One of the book's major shortcomings is that it is so little interested in Plato's distinction between different types of predicate that is so critical to understanding the Parmenides. Rickless is largely dismissive of Constance Meinwald's argument, in Plato's Parmenides (New York and Oxford, 1991), that the key distinction for resolving the apparent contradictions of the dialectical exercise is that between what she terms pros ta alla and pros heauto predication. Even if one does not agree with her development of this distinction, the fact remains that there is some distinction along the lines of the one signaled at Sophist 255c12-13, where the Eleatic Visitor indicates that some things are said kath' hauta while others are always said pros alla. In the Parmenides' dialectical exercise, most notably in its Second Deduction, Plato systematically develops the idea that there are different types of predicate or different ways or respects in which a subject may have various properties. There prove to be four ways in which properties belong to the One: (i) in relation to itself and in virtue of its own nature; (ii) in relation to itself but not in virtue of its own nature; (iii) in relation to the others and not in virtue of its own nature; and (iv) in relation to the others and in virtue of its (and their) own nature(s). The apparently contradictory properties attributed to the One in the Second Deduction, therefore, are not genuinely contradictory, for they belong to it in different respects.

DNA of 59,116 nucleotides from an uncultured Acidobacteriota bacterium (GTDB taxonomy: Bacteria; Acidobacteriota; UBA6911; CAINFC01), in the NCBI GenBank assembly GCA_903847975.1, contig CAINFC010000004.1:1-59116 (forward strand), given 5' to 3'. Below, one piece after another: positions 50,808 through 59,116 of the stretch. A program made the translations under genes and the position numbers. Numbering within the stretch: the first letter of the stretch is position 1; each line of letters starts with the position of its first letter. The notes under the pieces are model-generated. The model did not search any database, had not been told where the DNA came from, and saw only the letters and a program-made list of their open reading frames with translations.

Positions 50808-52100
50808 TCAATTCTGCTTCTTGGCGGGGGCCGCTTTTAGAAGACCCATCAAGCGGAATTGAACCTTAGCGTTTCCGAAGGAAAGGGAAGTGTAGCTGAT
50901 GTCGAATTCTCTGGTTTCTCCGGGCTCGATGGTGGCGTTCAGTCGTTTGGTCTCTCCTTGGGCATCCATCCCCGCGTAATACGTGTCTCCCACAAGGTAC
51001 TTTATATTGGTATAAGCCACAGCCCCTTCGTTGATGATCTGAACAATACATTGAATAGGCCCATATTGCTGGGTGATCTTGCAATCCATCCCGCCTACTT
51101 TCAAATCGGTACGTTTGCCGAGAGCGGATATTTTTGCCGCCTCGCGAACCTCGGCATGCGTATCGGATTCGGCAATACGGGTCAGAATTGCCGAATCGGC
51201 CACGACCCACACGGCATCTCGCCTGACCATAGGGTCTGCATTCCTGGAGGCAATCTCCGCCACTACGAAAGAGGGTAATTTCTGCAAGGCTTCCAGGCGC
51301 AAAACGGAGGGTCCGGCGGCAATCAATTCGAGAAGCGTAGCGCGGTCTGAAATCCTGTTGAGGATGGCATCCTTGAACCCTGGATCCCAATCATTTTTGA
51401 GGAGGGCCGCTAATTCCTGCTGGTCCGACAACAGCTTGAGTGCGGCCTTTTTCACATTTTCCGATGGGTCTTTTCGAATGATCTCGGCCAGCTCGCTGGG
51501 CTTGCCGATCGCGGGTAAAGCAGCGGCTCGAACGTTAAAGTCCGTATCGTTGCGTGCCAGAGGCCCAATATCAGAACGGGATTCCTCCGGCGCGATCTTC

Rickless's exposition of the arguments of the Second Deduction in Chapter 5, however, hardly takes account of these crucial distinctions. This is because Rickless takes the deduction simply to be demonstrating that, if the One is, then it is both F and con-F, which is tantamount to a demonstration that the axiom of Radical Purity is false. It is natural to think that the Parmenides satisfies the expectation raised by the youthful Socrates' insistence that it would be truly remarkable if someone were to show that the forms themselves admit in themselves opposite attributes (Prm. 129c1-3) and that they are in themselves capable of combining and separating (129e2-3), so that the forms would be revealed as involved in the same complexities to which Zeno showed sensible particulars to be subject (129e5-130a2). Rickless argues that this expectation is borne out in the dialectical exercise in a manner that demonstrates the need to abandon the axiom of Radical Purity, the theorems of Purity and Uniqueness, and the auxiliary principle of No Causation by Contraries. This is a provocative new view worthy of taking its place alongside other interpretations of the dialogue's overall purpose. There remain, however, good reasons to resist the claim that the dialectical exercise shows the One to be involved in the type of complexity and contradiction that would involve revision of the hypothesis of forms as radical as Rickless proposes.